A Crystallin Fold in the Interleukin-4-inducing Principle of Schistosoma mansoni Eggs (IPSE/α-1) Mediates IgE Binding for Antigen-independent Basophil Activation
The Journal of Biological Chemistry, VOL. 290, NO. 36, pp. 22111–22126, doi: 10.1074/jbc.M115.675066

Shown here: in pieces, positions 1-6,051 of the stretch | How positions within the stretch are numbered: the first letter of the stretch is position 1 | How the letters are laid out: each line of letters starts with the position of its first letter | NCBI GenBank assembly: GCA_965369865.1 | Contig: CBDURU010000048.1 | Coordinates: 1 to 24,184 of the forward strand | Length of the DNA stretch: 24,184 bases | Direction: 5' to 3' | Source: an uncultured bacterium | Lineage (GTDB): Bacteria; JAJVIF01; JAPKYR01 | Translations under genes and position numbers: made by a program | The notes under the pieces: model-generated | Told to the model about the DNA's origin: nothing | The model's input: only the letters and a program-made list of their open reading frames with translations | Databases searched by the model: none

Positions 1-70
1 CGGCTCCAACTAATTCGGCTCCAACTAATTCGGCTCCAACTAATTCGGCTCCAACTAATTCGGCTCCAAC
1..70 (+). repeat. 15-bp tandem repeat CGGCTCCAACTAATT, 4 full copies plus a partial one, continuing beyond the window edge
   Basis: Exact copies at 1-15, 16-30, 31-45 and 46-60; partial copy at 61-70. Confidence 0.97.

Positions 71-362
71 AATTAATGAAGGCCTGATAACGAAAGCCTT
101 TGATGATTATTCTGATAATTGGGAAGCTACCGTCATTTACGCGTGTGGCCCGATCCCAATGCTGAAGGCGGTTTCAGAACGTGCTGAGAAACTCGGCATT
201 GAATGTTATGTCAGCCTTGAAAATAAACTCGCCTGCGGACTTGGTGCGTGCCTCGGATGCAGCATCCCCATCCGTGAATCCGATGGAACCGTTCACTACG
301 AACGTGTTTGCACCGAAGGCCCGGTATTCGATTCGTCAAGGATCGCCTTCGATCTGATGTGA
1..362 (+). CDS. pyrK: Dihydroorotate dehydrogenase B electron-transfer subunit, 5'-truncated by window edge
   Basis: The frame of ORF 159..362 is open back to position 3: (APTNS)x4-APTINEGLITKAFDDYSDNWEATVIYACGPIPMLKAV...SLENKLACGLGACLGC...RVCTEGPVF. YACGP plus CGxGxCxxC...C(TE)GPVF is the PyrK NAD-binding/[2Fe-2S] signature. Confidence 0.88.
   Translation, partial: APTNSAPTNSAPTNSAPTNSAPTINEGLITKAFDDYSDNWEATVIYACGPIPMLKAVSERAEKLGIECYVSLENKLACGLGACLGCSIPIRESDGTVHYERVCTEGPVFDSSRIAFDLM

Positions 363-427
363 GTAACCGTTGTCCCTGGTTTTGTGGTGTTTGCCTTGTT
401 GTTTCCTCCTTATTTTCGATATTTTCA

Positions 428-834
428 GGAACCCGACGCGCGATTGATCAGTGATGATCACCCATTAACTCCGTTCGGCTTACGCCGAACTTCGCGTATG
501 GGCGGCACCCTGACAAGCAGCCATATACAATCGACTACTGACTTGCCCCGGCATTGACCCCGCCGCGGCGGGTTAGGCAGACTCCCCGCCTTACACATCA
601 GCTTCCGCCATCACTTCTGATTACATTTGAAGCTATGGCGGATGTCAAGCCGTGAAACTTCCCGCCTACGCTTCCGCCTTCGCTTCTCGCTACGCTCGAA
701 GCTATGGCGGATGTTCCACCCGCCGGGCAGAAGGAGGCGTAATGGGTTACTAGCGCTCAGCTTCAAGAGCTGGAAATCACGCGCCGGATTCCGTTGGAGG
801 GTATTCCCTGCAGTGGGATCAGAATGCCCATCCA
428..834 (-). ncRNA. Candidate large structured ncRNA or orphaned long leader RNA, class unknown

The IL-4-inducing principle from Schistosoma mansoni eggs (IPSE/α-1), the major secretory product of eggs from the parasitic worm S. mansoni, efficiently triggers basophils to release the immunomodulatory key cytokine interleukin-4. Activation by IPSE/α-1 requires the presence of IgE on the basophils, but the detailed molecular mechanism underlying activation is unknown. NMR and crystallographic analysis of IPSEΔNLS, a monomeric IPSE/α-1 mutant, revealed that IPSE/α-1 is a new member of the βγ-crystallin superfamily. We demonstrate that this molecule is a general immunoglobulin-binding factor with highest affinity for IgE. NMR binding studies of IPSEΔNLS with the 180-kDa molecule IgE identified a large positively charged binding surface that includes a flexible loop, which is unique to the IPSE/α-1 crystallin fold. Mutational analysis of amino acids in the binding interface showed that residues contributing to IgE binding are important for IgE-dependent activation of basophils. As IPSE/α-1 is unable to cross-link IgE, we propose that this molecule, by taking advantage of its unique IgE-binding crystallin fold, activates basophils by a novel, cross-linking-independent mechanism.